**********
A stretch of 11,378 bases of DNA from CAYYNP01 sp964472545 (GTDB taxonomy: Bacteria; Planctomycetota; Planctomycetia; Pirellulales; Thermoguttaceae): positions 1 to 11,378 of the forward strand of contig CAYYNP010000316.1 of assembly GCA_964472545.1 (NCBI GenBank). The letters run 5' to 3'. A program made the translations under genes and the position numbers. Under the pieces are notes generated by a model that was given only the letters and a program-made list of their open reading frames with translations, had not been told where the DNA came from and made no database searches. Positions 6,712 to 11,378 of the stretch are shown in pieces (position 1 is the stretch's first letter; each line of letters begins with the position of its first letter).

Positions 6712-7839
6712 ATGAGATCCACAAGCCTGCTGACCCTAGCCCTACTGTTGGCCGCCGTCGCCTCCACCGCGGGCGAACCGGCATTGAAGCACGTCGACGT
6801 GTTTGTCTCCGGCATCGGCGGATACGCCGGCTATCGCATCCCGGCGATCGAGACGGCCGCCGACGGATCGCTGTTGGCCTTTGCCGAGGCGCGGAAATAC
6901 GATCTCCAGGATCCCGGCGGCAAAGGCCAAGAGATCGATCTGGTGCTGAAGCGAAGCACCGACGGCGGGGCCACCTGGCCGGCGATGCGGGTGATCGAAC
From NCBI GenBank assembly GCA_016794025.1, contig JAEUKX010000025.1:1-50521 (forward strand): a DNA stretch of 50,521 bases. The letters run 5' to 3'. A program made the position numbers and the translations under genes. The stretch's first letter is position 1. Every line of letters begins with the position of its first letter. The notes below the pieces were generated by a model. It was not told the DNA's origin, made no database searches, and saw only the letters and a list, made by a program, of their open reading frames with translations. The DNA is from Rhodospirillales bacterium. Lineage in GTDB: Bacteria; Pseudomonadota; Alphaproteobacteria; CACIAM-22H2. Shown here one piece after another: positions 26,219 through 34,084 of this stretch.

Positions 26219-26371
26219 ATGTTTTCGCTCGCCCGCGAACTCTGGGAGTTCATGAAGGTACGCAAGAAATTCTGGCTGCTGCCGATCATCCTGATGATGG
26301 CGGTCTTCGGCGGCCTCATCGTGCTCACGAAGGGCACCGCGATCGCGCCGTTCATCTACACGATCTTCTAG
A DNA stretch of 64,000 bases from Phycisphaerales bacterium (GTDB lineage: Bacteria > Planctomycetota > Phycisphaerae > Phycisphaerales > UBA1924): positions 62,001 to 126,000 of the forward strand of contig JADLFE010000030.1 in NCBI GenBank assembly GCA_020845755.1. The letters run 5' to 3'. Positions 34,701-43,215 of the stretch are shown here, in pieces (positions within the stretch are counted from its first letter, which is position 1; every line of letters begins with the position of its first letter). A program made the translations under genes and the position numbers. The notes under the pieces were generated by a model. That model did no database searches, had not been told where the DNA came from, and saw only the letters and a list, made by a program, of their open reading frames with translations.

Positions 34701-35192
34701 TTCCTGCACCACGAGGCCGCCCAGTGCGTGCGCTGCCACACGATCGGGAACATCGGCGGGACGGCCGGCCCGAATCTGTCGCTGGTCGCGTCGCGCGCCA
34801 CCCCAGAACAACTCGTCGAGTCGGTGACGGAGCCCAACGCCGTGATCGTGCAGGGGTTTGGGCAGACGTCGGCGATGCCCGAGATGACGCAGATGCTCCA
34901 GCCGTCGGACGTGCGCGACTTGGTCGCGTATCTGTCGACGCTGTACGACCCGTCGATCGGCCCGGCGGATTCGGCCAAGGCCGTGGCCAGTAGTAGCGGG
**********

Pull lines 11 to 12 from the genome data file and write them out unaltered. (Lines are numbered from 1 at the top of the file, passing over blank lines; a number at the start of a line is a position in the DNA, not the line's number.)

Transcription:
Positions 34701-35192
34701 TTCCTGCACCACGAGGCCGCCCAGTGCGTGCGCTGCCACACGATCGGGAACATCGGCGGGACGGCCGGCCCGAATCTGTCGCTGGTCGCGTCGCGCGCCA